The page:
Three UGA faculty members have been named Fellows of the American Association for the Advancement of Science, an honor bestowed upon them by their peers for “scientifically or socially distinguished efforts to advance science or its applications.”
These three faculty members are among 401 new AAAS Fellows who will be presented with an official certificate and a gold and blue rosette pin-representing science and engineering, respectively-Feb. 14 at the AAAS Fellows Forum during the 2015 AAAS annual meeting in San Jose, California.
“Selection as an AAAS Fellow is a major milestone in a scientist’s career, and thus the University of Georgia is enormously pleased that three of our faculty have been selected for this honor,” said David Lee, vice president for research. “This peer recognition is important to our faculty, and it also brings added distinction to the university.”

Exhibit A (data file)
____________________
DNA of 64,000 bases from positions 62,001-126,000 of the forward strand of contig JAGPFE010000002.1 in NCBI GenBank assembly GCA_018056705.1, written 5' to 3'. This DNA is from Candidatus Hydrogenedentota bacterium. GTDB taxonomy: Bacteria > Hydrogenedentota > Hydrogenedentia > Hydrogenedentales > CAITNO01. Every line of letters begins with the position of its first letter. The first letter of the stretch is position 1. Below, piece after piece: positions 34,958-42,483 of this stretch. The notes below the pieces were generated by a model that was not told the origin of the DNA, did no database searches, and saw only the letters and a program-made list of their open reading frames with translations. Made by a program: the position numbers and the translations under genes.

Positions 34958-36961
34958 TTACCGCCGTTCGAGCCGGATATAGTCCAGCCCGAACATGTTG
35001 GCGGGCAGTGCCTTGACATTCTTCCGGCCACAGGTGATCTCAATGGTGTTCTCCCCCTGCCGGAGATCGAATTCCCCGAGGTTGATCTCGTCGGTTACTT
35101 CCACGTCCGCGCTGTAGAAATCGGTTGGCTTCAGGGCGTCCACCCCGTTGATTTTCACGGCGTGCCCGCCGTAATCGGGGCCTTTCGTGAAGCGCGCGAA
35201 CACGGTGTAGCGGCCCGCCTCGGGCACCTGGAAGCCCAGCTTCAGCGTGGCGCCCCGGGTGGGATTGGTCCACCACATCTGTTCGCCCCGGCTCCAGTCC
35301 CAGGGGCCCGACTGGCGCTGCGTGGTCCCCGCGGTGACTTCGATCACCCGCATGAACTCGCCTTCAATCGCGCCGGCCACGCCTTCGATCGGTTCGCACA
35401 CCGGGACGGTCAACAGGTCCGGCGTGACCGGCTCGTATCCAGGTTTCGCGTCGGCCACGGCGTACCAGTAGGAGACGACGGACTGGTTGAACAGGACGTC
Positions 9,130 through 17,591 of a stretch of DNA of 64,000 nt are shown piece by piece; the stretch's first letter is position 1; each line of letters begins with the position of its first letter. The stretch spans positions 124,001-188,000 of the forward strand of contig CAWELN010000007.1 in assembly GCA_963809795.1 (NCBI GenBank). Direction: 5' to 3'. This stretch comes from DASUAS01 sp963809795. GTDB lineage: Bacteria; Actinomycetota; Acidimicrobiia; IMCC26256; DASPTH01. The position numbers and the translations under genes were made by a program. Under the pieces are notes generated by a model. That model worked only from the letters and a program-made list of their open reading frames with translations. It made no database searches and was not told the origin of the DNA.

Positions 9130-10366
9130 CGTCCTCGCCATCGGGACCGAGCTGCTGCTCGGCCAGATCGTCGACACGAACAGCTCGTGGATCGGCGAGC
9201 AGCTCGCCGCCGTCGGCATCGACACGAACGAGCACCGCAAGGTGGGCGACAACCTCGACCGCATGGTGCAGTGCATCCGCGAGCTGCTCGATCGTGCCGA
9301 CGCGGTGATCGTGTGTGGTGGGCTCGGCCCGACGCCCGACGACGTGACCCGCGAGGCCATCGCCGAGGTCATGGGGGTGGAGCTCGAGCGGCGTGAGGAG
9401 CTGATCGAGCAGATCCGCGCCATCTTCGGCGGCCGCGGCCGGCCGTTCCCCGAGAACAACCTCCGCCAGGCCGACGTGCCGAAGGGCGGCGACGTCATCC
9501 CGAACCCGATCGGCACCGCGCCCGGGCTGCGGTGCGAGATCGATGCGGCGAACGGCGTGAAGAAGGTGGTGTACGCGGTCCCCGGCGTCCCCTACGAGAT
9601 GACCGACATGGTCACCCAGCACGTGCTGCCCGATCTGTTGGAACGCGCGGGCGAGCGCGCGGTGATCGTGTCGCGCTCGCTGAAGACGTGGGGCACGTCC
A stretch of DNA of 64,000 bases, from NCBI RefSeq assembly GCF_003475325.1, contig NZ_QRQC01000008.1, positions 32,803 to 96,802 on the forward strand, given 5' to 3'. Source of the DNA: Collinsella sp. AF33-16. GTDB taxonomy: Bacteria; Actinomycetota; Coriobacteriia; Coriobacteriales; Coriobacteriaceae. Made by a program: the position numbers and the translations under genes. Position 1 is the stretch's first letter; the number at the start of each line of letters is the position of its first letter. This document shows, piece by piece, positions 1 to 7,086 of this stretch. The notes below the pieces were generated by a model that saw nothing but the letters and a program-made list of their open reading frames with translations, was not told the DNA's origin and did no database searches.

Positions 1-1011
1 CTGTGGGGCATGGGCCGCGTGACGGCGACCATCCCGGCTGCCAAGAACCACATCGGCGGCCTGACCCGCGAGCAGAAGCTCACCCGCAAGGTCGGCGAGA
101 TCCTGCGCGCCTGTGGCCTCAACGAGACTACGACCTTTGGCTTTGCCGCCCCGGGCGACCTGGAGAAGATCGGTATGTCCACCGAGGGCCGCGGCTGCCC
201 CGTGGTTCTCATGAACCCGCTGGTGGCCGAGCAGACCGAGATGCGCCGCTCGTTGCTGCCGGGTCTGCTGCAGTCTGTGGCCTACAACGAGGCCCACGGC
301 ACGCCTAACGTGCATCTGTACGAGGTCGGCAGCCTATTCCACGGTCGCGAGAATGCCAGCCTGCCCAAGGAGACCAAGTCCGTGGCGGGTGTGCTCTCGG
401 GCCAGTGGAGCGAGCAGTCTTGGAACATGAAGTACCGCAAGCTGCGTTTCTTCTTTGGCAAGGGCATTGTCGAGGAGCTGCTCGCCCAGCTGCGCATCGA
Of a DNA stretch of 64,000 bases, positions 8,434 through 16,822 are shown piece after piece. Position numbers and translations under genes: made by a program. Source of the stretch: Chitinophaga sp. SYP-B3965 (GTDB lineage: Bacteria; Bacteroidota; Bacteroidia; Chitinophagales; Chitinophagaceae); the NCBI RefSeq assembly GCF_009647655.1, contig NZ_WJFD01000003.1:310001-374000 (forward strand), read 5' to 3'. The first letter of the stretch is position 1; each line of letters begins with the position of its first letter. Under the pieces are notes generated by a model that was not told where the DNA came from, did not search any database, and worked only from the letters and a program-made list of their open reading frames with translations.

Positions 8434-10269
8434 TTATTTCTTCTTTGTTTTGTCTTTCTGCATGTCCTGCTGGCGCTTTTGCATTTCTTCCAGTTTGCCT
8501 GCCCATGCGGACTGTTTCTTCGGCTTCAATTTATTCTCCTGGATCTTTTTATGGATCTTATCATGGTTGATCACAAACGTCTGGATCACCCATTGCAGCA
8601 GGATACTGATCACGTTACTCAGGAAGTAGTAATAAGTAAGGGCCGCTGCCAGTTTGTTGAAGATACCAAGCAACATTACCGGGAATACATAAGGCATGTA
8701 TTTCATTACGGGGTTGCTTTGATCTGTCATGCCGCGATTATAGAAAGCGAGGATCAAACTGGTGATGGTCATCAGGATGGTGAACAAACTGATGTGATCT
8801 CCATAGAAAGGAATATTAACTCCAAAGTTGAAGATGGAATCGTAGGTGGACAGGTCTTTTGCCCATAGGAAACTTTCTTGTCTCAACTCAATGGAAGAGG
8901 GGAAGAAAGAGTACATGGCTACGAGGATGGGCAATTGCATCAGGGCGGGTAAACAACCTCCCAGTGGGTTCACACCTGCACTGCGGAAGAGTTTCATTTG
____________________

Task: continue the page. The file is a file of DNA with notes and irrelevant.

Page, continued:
The 2014 AAAS Fellows, all in UGA’s Franklin College of Arts and Sciences, are:
• Alan T. Dorsey, dean of the Franklin College of Arts and Sciences and a professor of physics. Dorsey’s research in theoretical condensed matter physics seeks an understanding of the peculiar properties of matter subjected to extreme conditions, such as low temperatures and high magnetic fields. Such conditions reveal fundamental quantum-mechanical phenomena that lead to wholly new phases of matter, such as superconductors, superfluids and supersolids.
• David J. Garfinkel, a professor of biochemistry and molecular biology. Garfinkel’s research focuses on “jumping genes” known as transposons, which make additional copies of themselves and insert those copies throughout the genome. The Garfinkel lab has contributed to understanding the mechanism by which transposable genetic elements are mobilized, shape genome structure and function and are regulated by host factors.
• Samantha Joye, the UGA Athletic Association Professor of Arts and Sciences and a professor of marine sciences. Joye is a microbial geochemist by training, and her expertise lies in quantifying rates of microbial hydrocarbon metabolism and environmental geochemical signatures in natural environments. She has studied Gulf of Mexico natural seeps for 20 years and has tracked the environmental fate of oil and gas released from the Macondo well blowout since May 2010.